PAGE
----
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New clinical trial seeks to prevent transmission of COVID-19 between household members

A woman hands a man a small white pill, while the man with a headache rubs his temple. Both are wearing paper face masks in their home.

Drug contains COVID-19 antibodies, which may keep the virus from entering your body’s cells.

By Mary Kate Brogan

While VCU Health has been on the cutting edge of potential treatments for COVID-19, researchers have continued to look for ways to prevent the disease.

One study, starting this week, is geared toward preventing the transmission of COVID-19 among members of the same household.

“Household contacts have about a 10 to 15% risk of getting COVID-19,” said lead investigator Michael Donnenberg, M.D., senior associate dean for research and research training at VCU School of Medicine. “If we could prevent that from happening, that could make a big impact on the entire pandemic.”

The clinical trial, run by Regeneron Pharmaceuticals, is underway at multiple sites across the United States, including VCU Health. The goal is to determine the safety and efficacy of a two-antibody drug cocktail to prevent COVID-19 infection among uninfected people who have had close exposure to a COVID-19 patient in the same household.

Produced in a lab, monoclonal antibodies are engineered to act as a substitute for your body’s natural antibodies. They can restore, enhance or mimic the immune system's attack on diseases.

“Preventive measures are a vital part of the fight toward ending this pandemic,” said Peter Buckley, M.D., interim CEO of VCU Health System, interim senior vice president of VCU Health Sciences and dean of the School of Medicine. “Our team members have been pursuing multiple avenues of research to prevent the spread of COVID-19 so we can return to normal more quickly and ultimately improve the health of our community.”

Drug is not a vaccine

While this investigational antibody drug is intended to prevent the disease, Donnenberg emphasizes that the drug is not a vaccine.

“Vaccines stimulate your immune system to make antibodies,” said Donnenberg, a professor of internal medicine, microbiology and immunology, biochemistry and molecular biology. “In this study, we’re testing whether giving you the antibodies can prevent the infection.”

Administering antibodies directly offers passive immunity, an immunity developed by giving the body the components it needs to be immune to a disease. Donnenberg said this approach is promising, because it means the body’s immune system doesn’t need additional time to generate its own antibodies.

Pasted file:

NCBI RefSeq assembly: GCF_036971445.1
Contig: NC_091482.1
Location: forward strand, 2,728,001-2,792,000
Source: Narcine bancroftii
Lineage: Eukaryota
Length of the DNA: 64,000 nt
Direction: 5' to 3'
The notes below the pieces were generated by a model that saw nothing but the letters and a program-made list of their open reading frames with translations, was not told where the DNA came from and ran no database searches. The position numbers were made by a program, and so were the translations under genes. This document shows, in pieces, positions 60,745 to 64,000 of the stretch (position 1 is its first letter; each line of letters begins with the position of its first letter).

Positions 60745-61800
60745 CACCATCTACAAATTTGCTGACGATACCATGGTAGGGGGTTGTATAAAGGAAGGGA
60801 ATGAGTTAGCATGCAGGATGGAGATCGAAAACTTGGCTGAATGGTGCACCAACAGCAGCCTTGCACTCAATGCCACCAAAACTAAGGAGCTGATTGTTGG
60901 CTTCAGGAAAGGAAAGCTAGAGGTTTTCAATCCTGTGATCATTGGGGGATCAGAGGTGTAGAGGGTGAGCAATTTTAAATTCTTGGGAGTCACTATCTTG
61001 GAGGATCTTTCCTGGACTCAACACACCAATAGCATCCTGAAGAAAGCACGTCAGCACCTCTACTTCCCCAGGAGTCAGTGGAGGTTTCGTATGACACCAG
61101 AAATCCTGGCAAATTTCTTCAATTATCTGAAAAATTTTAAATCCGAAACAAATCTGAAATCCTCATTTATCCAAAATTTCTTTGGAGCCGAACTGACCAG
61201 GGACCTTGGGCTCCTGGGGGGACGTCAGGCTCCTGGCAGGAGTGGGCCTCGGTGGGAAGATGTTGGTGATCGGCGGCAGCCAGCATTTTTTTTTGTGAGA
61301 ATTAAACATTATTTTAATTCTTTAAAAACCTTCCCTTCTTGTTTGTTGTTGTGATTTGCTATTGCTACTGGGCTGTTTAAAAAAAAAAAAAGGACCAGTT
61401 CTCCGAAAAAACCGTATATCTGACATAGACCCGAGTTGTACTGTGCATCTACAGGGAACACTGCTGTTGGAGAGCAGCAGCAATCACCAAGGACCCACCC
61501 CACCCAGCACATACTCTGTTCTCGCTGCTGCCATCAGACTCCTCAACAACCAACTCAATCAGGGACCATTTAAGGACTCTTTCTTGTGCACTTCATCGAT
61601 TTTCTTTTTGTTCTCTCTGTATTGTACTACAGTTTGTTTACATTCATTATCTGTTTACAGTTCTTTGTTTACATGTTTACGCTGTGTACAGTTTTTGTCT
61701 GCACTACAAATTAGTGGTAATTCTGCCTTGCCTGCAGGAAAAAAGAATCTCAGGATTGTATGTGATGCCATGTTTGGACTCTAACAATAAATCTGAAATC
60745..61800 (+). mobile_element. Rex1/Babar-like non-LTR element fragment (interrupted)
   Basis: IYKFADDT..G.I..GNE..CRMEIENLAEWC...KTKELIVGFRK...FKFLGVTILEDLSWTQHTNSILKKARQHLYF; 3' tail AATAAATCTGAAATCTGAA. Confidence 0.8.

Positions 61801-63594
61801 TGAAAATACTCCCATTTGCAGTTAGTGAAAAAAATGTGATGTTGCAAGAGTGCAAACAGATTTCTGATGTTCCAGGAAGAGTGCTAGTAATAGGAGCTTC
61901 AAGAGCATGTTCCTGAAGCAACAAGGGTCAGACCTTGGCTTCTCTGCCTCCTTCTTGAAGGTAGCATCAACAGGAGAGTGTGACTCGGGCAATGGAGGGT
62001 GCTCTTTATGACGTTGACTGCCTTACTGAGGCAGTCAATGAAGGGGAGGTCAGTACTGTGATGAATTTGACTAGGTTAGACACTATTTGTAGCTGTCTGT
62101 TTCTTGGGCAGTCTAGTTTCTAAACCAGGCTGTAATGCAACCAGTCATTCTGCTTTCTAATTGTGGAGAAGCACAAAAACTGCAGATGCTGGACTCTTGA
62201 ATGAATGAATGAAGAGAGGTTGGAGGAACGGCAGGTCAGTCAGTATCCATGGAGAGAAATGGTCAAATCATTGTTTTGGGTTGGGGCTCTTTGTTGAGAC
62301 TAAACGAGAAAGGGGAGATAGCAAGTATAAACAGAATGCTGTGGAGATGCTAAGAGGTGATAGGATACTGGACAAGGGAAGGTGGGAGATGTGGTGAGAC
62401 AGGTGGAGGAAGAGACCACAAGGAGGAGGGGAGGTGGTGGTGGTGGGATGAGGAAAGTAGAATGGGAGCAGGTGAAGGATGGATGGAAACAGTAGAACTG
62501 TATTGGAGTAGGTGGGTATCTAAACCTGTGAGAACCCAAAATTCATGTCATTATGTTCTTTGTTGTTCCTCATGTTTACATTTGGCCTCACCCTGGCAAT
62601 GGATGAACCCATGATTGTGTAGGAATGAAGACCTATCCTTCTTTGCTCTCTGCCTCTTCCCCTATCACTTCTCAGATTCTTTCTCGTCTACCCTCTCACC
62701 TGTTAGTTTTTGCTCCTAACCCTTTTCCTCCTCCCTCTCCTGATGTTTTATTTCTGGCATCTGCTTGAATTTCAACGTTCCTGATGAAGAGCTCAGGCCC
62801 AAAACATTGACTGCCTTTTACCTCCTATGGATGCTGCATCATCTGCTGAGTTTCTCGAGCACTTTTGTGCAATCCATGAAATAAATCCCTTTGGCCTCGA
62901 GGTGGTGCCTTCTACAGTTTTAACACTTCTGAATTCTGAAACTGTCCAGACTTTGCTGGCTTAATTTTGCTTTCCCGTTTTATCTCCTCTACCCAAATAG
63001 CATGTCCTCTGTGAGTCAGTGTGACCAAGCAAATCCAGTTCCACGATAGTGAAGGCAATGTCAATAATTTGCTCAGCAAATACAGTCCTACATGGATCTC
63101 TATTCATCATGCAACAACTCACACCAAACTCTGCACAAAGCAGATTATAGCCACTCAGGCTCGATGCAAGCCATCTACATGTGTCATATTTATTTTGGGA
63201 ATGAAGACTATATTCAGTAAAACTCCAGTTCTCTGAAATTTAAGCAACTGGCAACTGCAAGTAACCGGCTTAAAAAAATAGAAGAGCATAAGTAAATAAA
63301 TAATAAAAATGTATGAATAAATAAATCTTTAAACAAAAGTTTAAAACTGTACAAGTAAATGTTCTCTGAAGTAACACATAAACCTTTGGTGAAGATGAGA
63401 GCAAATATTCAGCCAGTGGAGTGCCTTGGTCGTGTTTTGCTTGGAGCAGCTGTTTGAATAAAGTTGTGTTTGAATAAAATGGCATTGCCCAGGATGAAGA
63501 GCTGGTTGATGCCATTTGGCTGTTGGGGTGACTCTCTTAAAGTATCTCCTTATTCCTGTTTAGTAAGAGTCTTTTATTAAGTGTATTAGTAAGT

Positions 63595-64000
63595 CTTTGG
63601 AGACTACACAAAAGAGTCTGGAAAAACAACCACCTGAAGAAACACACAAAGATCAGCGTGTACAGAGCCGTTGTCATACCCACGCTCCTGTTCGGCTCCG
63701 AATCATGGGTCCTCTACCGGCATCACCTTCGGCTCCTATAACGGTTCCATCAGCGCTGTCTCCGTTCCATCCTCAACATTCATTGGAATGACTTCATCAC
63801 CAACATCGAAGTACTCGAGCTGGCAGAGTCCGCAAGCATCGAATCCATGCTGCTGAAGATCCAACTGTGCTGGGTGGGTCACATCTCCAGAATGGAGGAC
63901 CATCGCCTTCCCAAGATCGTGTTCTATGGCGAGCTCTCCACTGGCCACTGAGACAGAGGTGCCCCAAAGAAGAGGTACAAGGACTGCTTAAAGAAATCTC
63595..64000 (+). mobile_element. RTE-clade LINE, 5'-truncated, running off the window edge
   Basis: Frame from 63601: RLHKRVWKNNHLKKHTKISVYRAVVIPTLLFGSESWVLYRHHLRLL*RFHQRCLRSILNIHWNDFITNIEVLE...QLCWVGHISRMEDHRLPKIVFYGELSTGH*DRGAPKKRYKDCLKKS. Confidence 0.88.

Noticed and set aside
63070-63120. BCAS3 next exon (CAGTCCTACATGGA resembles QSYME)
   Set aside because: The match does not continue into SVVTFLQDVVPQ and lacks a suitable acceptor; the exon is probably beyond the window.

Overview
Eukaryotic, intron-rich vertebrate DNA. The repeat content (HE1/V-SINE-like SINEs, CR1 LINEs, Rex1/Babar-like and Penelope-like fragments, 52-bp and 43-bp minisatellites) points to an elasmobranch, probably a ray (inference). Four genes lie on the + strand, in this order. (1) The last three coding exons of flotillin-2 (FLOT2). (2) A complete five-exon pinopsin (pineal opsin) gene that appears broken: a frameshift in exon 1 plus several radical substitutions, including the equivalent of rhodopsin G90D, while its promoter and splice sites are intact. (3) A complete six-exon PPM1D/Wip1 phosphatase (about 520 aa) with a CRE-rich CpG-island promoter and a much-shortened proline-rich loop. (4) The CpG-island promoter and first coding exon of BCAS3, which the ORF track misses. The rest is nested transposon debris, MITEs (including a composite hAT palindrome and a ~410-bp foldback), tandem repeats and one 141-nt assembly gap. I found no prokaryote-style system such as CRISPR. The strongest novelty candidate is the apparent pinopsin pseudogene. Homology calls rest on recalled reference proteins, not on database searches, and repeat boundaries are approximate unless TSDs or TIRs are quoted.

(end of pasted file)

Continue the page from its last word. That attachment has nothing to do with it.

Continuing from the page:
“This passive antibody approach has been very successful in preventing many viral infections, including chicken pox and the hepatitis B virus,” Donnenberg said. “Within hours, you have levels of antibodies in your bloodstream and in your tissues that are potentially protective.”

While passive immunity acts more quickly than natural or vaccine-induced immunity, it does not last for years or even a lifetime, like natural immunity and some vaccines can. The antibodies delivered by injection last only a few months.

When a person tests positive for COVID-19, members of that person’s household may be eligible to participate in the clinical trial. They must meet certain criteria within 96 hours of the person’s diagnosis.

Another study looks at monoclonal antibodies as a treatment, not preventive agent

Another ongoing, multi-site Regeneron study involves the same set of monoclonal antibodies.

Led by VCU Health critical care physician Marjolein de Wit, M.D., the clinical trial uses antibodies as a treatment for COVID-19 in hopes of reducing the effects of the virus in patients. This trial is geared toward patients whose symptoms started within ten days prior to their hospitalization and who meet additional eligibility criteria.

“Our goal has been to identify ways to target the virus for patients in the earliest stages of COVID-19 to ensure their ability to fight off this disease,” said de Wit, also an investigator on the trial led by Donnenberg. “Generating the safety and efficacy data surrounding these antiviral antibody drugs is an important step toward potentially making more preventive and treatment options available to patients.”

VCU Health is the first site in Virginia for both of these clinical trials.

Since the pandemic began, VCU medical researchers have activated their teams and networks to bring several drug treatment trials to patients at the medical center. Treatment options help a doctor and patient create the best possible, individualized care, and trials help improve future care for all patients.